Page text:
How the Day of the Dead is all about life
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Despite its name, Día de los Muertos (or Day of the Dead) is not a spooky epilogue to Halloween. In fact, the name is exactly the opposite of what one might surmise: the Day of the Dead is a joyful day of festivities, food, and family. The holiday began in the Aztec Empire, when natives celebrating and honoring their deceased loved ones (Moreno). Today, most people associate Día de los Muertos with skeletons, sugar skulls, and the pixar film Coco. While these have all become key characteristics of the Mexican holiday, the true heart of the celebration stems from the desire to honor and remember deceased family members while simultaneously reuniting the entire family.
A common way to celebrate Día de los Muertos is visiting the family gravesite and sharing a meal with the deceased family members as they spend an evening in the land of the living. Many Americans are frightened by the concept of wandering spirits, and assume that the Day of the Dead is an evil holiday celebrated by bizarre people. In reality, Día de los Muertos is a celebration of family, unity, and respect. Even if a person does not believe that the spirits of deceased loved ones come to visit for an evening, that person can still appreciate the gathering and community of the living family members that congregate to remember their ancestors.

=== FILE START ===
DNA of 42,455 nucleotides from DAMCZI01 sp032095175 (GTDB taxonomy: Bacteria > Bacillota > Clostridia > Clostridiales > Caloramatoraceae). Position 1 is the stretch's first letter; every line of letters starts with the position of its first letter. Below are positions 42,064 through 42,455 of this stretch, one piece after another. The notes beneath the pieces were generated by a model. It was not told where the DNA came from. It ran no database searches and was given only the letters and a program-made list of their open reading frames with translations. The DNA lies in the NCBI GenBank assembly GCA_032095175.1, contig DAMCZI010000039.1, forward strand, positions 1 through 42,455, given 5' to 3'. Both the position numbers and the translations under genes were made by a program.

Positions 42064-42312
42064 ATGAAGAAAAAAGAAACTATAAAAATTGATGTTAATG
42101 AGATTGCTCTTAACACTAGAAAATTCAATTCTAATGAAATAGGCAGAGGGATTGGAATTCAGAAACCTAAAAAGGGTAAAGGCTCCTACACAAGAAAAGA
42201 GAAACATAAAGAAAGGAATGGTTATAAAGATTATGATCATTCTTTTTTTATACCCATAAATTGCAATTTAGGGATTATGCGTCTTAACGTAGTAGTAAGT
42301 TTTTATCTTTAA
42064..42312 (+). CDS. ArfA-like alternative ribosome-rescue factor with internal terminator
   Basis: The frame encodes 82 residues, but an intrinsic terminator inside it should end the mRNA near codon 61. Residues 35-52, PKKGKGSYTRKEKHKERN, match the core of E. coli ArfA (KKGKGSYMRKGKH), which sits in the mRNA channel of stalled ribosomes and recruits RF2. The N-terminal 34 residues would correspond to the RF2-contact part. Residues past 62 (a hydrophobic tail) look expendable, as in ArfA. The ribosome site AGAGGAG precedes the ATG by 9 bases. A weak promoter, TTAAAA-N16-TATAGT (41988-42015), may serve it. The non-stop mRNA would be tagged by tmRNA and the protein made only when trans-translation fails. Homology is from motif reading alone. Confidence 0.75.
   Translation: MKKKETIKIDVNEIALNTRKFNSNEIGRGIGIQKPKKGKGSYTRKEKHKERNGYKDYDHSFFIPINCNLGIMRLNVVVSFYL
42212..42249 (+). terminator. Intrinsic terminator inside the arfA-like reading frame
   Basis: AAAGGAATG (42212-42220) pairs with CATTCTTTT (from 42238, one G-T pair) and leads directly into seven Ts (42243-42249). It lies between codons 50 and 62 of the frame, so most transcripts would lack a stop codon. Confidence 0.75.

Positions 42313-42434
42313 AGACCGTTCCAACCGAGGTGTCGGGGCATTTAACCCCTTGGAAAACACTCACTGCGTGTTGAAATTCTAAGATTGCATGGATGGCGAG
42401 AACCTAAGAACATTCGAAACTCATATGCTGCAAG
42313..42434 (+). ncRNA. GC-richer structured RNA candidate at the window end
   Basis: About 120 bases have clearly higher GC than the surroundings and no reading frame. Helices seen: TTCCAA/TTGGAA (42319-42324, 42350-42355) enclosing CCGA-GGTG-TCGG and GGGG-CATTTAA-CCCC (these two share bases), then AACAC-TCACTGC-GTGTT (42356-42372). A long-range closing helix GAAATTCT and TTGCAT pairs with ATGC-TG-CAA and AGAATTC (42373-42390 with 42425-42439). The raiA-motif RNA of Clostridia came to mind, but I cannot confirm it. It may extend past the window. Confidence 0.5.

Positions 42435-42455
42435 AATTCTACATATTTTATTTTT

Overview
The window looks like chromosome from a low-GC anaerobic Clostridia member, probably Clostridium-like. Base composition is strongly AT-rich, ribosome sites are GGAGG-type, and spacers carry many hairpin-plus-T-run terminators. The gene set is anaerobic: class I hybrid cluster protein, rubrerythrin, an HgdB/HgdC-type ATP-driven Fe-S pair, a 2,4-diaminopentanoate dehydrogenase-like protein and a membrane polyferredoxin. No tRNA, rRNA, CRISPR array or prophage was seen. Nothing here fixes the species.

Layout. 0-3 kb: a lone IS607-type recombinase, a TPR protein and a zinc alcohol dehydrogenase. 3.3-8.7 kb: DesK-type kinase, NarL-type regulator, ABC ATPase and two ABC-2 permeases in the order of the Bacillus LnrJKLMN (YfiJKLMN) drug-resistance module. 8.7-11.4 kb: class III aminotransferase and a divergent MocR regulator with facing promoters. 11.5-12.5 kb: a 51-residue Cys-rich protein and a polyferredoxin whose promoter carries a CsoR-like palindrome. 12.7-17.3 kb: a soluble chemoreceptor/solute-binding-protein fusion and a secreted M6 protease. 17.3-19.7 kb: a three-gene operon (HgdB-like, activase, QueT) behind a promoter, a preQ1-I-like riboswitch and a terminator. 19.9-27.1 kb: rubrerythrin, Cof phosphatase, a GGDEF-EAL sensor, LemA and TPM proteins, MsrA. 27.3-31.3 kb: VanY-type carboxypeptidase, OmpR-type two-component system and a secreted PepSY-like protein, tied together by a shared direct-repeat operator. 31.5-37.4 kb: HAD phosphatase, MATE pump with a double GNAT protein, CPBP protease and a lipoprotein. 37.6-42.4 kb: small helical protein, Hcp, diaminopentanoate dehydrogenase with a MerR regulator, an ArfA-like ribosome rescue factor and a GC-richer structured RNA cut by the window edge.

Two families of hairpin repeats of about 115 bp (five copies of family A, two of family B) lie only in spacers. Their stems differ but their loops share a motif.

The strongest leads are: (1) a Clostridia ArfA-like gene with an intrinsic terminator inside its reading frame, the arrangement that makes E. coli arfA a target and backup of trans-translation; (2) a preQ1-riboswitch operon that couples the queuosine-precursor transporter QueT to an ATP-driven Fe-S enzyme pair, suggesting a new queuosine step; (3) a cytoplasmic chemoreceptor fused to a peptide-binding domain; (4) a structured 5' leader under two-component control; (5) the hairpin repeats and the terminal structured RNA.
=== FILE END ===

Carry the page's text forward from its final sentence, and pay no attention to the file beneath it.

I attended an elementary school that focused on different cultures, and we annually celebrated Día de los Muertos. Every year, we would set up altars (or ofrendas) for deceased relatives or even celebrities. For us, Día de los Muertos was less of a day of reunion and more of a day to honor and remember those who had passed before us. In any case, Día de los Muertos is a holiday made to celebrate the lives of loved ones as they continue into the next stage of life.
Some might argue that Christians should avoid anything that has to do with spirits of the dead, but it is possible to respect and even take part the holiday without celebrating the spiritual side. For example, one can use the opportunity to reminisce about their deceased relatives and catch up with their living ones. While some aspects of Día de los Muertos might be culturally unfamiliar to you, remember that this holiday is void of terror, evil, and darkness and is instead filled with joy, love, and remembrance.